Neck Lumps and Bumps: What Do They Mean?

Shahid Iquebal   by Shahid Iquebal, M.Pharm.    Last updated on October 3, 2019,

lump on neck


What is a lump on neck (bump on neck)?

A Lump on neck  or a bump on neck is the presence of abnormal mass in your neck. It is also called as neck mass. Lumps on neck are quite common and they can develop as a result of many possible causes. A lump on neck may arise from the skin or from structures underneath. Usually, these lumps are discovered by your doctor during an examination.

The lump on neck or neck bumps can be painful depending on what causes them. Generally, a painless lump on neck is present for a long time before you notice it.

The lump on neck usually varies in its shape and size. It can be large and visible, or may be very small. Most neck lumps are harmless and benign, or noncancerous in nature. But it can be a sign of serious condition as well, in some cases. It may be due to an infection or a cancerous growth. However, vast majority of lumps on neck are not cancer, particularly in children and younger adults.

By far, the most likely cause of presence of a lump on neck is a swollen lymph node, also known as a lymph gland. There are more than 100 lymph nodes in your neck. Most of the time you don't know they are there and you can't feel them. In case of any infection, or inflammation, they become enlarged as they are part of the mechanism by which your body reacts.

If you notice a lump on neck  or an unexplained neck mass, you should visit your doctor immediately. Your doctor should examine and evaluate it promptly to rule out any possibility of it being cancerous.

More: Lump near anus and swellings around anus

Is there any symptom of neck lumps?

A lump on neck does not show any kind of visible symptom and can be innocuous for a long time. It may show no symptom at all. With time, it becomes large and tender, and then begins to produce some pressure around the tissues and cause related symptoms. For example, a thyroid swelling may exert pressure on the oesophagus or trachea which can result in difficulty in swallowing and shortness of breath respectively.

Some neck lumps which are malignant in nature and have spread from a tumour elsewhere in the body may show some symptoms from their primary site such as pain on swallowing, difficulty in swallowing, change in the voice or referred pain such as earache.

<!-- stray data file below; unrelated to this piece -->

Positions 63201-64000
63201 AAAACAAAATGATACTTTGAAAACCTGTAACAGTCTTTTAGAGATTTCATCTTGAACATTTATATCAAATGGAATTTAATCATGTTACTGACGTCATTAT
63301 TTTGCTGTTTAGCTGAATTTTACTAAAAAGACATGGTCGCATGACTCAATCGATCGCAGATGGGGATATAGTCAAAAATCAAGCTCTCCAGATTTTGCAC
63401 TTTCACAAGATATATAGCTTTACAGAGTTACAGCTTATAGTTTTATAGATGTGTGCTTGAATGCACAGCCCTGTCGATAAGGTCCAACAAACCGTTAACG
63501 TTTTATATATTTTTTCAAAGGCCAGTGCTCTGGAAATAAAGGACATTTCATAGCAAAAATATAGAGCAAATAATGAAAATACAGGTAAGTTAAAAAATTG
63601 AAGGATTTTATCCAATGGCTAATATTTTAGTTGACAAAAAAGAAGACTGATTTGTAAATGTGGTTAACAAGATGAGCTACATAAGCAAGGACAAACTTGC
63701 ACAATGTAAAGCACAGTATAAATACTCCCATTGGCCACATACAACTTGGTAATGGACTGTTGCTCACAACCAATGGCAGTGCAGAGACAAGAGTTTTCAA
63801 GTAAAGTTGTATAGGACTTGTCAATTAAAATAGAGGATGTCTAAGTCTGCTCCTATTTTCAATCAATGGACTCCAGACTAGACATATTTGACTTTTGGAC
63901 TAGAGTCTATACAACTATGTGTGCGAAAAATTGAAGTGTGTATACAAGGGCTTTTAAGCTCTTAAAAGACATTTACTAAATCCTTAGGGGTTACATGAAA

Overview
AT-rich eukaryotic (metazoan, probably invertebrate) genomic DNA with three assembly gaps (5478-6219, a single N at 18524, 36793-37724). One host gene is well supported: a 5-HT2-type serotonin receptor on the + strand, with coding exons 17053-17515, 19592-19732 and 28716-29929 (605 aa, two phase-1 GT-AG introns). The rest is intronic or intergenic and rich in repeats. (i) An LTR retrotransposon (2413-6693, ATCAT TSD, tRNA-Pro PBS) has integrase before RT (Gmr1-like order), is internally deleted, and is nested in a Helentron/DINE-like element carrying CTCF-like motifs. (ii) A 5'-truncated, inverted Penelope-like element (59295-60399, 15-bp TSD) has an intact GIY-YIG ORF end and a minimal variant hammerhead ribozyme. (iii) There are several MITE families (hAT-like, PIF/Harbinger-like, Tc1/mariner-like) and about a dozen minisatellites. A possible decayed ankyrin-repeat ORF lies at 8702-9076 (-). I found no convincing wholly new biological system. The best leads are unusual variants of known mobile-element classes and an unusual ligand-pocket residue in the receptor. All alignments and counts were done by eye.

Sometimes, these malignant lumps may cause damage to localised nerves, and can result in a facial palsy in case of malignant parotid swellings.

What are the various causes of a lump on neck?

A lump on neck can be of varying hardness and can be either tender or non-tender. Lumps on the neck can be found in various locations such as side of the neck – either left or right side of the neck, base of the neck, under jaw and chin in the neck. It can be located in or under the skin, as in a sebaceous cyst, cystic acne, or lipoma. A lipoma is a benign fatty growth. A lump on your neck may also originate from tissues and organs within your neck.

The place of origination of lump plays an important role in determining what it is. There are large numbers of muscles, tissues and organs near your neck from which a lump can originate, including:

  • neck muscles
  • the lymph nodes
  • the thyroid gland
  • parathyroid glands
  • recurrent laryngeal nerves
  • the trachea, or windpipe
  • the larynx, or voice box
  • cervical vertebrae
  • nerves of the sympathetic and parasympathetic nervous system
  • the brachial plexus, which is a series of nerves that supply your upper limbs and trapezius muscle
  • salivary glands

The most common cause of a lump on the neck is an enlarged lymph node. Lymph nodes are collection of cells that help your body to fight infections and attack malignant cells, or cancer. When you are not well or sick or when you get infected, your lymph nodes become enlarged to help the body in fighting the infection. There are many other reasons which can cause a lymph node to get enlarged such as:

  • ear infections
  • sinus infections
  • tonsillitis
  • strep throat
  • dental infections
  • bacterial infections of the scalp

A lump on your neck can also be the result of some other illnesses such as:

  • Viruses, such as mumps, can make your salivary glands enlarged
  • Autoimmune diseases, cancer, and other disorders or problems of the thyroid gland, such as goiter (caused by iodine deficiency) can cause enlargement of thyroid gland
  • An Injury or torticollis may cause a lump in neck muscles

Cancerous lump on neck

Although, most of the lumps of the neck are benign in nature but cancerous (malignant) lumps on neck are more common among older people, though they may occur in younger people as well.

A lump in neck can also be the consequence of a cancer of a nearby structure, such as the mouth or throat that has grown into the neck. Read about esophageal cancer.

It is also possible that a lump on neck is a cancerous lymph node, which occurred due to metastasis of the cancer from a nearby structure or from the distant part of the body or when the cancer arises in the lymphatic system itself also known as lymphoma. A very characteristic feature of a cancerous lump is that it is not painful or tender to the touch and often is stone-hard.